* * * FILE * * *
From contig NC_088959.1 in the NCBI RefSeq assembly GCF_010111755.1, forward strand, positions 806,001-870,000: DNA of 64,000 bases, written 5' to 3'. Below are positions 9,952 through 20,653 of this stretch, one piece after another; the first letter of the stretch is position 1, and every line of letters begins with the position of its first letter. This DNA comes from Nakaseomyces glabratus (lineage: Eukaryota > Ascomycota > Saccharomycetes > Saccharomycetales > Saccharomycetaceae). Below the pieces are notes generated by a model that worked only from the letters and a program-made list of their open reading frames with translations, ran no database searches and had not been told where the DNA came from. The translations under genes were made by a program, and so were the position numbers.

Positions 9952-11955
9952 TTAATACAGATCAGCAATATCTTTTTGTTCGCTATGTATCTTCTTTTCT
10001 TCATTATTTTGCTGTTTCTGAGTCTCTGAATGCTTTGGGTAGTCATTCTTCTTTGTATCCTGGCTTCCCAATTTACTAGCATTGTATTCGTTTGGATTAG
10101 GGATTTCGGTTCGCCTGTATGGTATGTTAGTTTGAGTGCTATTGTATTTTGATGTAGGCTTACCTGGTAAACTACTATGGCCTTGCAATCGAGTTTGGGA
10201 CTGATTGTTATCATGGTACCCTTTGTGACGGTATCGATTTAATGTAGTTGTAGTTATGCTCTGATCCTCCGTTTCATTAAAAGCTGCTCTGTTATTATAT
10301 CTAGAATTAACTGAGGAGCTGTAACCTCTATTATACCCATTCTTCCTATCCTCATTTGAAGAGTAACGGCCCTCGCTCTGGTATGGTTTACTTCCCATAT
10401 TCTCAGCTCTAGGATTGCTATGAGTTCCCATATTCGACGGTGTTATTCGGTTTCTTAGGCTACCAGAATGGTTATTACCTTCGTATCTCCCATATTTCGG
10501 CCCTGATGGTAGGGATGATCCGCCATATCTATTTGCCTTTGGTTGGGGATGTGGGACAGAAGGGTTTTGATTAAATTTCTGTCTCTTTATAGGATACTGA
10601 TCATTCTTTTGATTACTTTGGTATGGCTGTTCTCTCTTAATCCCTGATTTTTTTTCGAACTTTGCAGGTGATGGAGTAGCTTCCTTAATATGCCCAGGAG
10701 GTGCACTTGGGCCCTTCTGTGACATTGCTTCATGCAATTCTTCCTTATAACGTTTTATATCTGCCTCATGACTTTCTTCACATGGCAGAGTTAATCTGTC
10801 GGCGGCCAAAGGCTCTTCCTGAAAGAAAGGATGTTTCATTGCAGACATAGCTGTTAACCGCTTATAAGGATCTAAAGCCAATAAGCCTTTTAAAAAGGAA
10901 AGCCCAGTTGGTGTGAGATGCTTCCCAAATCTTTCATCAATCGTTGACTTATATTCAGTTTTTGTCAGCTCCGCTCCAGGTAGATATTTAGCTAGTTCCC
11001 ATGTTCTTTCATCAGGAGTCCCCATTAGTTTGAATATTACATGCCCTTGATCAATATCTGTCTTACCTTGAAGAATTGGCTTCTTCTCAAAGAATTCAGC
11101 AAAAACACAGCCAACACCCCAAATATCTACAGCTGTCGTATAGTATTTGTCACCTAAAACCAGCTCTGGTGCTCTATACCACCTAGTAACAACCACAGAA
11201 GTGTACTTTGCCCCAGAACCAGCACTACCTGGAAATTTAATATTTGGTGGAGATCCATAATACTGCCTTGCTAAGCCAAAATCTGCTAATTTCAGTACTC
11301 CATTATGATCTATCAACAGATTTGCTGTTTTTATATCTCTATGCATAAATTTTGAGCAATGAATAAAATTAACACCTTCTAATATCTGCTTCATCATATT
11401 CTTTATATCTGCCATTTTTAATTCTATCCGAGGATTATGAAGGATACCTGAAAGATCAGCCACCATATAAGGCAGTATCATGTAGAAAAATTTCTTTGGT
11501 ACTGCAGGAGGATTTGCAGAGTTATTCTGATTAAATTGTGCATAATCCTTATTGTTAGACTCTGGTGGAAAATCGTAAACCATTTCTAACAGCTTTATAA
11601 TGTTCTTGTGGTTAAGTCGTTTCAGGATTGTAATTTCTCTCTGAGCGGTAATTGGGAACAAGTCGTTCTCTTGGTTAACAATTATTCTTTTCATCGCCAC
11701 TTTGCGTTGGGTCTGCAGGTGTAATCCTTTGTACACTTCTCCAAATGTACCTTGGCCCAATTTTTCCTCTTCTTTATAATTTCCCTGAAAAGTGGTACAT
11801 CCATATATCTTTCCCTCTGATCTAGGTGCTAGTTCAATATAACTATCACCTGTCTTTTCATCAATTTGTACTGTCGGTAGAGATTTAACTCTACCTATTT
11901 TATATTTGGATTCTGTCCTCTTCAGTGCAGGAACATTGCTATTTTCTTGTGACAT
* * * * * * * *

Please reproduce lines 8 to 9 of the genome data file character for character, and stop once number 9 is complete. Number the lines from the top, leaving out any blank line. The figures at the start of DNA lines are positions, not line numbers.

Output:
10401 TCTCAGCTCTAGGATTGCTATGAGTTCCCATATTCGACGGTGTTATTCGGTTTCTTAGGCTACCAGAATGGTTATTACCTTCGTATCTCCCATATTTCGG
10501 CCCTGATGGTAGGGATGATCCGCCATATCTATTTGCCTTTGGTTGGGGATGTGGGACAGAAGGGTTTTGATTAAATTTCTGTCTCTTTATAGGATACTGA